2 Methodology

2.1 Data and Foresighting

The European Institute of Innovation and Technology’s knowledge and innovation community on information and communications technology (EIT ICT Labs) [17] has a strategic unit that incorporates an Innovation Radar [10]. Across the thematic areas of EIT ICT Labs, the Innovation Radar locates ideas and concepts with high innovation potential.

In the last year, the Innovation Radar has produced three reports on ICT for active healthy ageing on mental [14], physical [8], and social [33] wellbeing, respectively. In addition, a recent White Paper [3] collects the lessons learned and provides strategic intelligence to decision makers in the partners of the organisation [16].

Besides trends with a bearing on active healthy ageing (see Table 2), the Innovation Radar team scans and investigates new commercial products in its partner countries, covers international trend perspectives, conducts patent studies, presents the status quo of research and development, and critically assesses new academic and science reporting.
Table 2

General trends, identified through Innovation Radar networked foresight

Ageing population

Dramatic increase in average life expectancy (co-morbidities)

Severe shortage of (informal) care givers

Rising healthcare costs for frailty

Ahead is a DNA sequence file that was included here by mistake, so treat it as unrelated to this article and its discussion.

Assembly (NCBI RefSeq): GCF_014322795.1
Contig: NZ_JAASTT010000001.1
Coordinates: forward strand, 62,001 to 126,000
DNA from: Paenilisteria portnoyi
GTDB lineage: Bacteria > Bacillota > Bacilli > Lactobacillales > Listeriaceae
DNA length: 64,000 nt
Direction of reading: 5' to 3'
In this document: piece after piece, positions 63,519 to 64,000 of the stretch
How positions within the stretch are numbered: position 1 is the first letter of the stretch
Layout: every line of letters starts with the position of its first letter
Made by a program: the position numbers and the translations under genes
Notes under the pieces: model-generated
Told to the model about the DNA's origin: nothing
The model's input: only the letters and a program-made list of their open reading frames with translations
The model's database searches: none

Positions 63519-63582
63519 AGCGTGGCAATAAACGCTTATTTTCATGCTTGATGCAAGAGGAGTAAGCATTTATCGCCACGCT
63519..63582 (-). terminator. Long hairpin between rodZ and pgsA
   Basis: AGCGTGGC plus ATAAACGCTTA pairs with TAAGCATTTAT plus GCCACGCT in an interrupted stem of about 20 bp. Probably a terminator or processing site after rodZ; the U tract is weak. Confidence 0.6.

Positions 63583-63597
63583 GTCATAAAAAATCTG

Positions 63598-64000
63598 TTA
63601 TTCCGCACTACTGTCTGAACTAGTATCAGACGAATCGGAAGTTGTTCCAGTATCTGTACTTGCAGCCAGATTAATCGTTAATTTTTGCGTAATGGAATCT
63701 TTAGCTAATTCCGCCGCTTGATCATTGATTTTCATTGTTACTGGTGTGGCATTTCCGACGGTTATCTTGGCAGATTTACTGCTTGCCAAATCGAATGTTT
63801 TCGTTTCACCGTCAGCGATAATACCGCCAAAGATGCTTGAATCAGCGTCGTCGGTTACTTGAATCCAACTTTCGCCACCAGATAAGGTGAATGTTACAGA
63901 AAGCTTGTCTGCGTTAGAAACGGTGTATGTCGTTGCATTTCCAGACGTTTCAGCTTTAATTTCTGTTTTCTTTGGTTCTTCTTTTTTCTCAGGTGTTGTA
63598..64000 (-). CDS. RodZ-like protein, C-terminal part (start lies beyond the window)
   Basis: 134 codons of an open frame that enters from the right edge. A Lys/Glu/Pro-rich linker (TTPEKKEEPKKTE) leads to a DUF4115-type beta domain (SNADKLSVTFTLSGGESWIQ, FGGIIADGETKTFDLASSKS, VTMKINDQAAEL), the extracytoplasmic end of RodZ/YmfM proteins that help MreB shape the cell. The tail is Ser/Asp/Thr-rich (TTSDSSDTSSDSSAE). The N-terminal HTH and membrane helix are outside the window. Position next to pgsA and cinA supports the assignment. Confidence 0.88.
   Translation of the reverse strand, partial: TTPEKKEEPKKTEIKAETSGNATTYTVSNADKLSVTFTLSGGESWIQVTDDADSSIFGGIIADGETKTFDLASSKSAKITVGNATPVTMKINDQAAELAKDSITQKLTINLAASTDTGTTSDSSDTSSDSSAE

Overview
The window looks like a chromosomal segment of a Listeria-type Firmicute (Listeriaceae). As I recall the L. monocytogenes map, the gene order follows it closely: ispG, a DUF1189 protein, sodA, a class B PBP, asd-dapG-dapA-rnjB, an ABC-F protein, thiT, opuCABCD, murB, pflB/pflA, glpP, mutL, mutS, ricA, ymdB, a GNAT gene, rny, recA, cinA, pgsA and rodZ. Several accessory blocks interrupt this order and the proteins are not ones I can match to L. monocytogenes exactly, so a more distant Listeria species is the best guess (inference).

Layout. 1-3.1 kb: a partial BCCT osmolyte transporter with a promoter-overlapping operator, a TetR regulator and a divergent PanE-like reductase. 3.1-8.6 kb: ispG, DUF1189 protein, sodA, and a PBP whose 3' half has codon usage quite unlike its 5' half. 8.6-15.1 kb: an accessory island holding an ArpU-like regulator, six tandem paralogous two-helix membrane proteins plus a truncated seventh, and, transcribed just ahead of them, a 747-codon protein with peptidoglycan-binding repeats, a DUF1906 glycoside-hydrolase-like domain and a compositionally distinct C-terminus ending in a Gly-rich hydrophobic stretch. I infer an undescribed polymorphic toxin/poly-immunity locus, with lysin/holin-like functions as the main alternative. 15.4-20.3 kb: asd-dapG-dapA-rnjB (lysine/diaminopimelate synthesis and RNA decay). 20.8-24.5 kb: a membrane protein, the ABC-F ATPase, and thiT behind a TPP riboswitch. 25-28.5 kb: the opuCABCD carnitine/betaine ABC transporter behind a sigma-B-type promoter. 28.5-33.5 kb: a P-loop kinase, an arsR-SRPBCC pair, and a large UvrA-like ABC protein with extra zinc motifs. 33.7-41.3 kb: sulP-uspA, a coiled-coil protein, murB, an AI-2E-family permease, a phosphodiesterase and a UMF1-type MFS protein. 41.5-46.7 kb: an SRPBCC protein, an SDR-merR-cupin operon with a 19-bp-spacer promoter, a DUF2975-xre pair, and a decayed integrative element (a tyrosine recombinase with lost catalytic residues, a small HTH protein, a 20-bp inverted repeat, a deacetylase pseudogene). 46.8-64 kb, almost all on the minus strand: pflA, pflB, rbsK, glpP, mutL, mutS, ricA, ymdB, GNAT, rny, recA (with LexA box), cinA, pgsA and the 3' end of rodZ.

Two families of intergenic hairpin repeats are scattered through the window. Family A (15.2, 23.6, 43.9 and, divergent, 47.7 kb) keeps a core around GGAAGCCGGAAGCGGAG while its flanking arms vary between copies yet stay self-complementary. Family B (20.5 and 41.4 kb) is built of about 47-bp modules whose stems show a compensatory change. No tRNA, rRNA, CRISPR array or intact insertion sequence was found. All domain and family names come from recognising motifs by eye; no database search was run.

Lifestyle changes

More single households

More intense communication

Increased consumer/patient awareness

Digitisation

Massive data employment

Increased expectations on genotyping results

The Innovation Radar approach is participatory, resting on the contributions of the thematic experts of the networked partner organisation. For the detailed analysis of the trends reported on here, about 20 experts plus an international network of scouts have been employed, respecting best practices of the participating organisations with respect to corporate and strategic foresight (cf. [28]). The output examples below have resulted from networked foresight, providing value both to the partners and to the network as a whole (cf. [9]), by discovering and evaluating new technologies and opportunities. Foresight instruments that require a broad data basis have the potential to greatly benefit from a networked approach, especially in network organisations with a heterogeneous partner structure [35].

2.2 Anecdotal Evidence

The setting for the case study below is the online forum of the Fitbit community [12]. We perform a content analysis of forum posts, focusing only on publicly visible posts posted within the period of February and March of 2014. In content analysis, a categorisation scheme is often used in order to construct exhaustive, sometimes overlapping, categories. Since our aim was very specific, viz. to look at particular aspects of use, mainly relating to the work people do to maintain self-surveillance through these devices, we used inductive reasoning, looking for particular categories through the data but dismissing a high number of posts and threads relating to other subjects. This was appropriate because we found a majority of threads being irrelevant to most research questions, like requests for trading device straps (to get a different colour). Instead of making categories for these posts, we simply excluded them, leaving us with 29 % of the posts adhering to our initial categorisation, as determined by our initial discourse exploration combined with an initial examination of the 656 threads that we opted to categorise.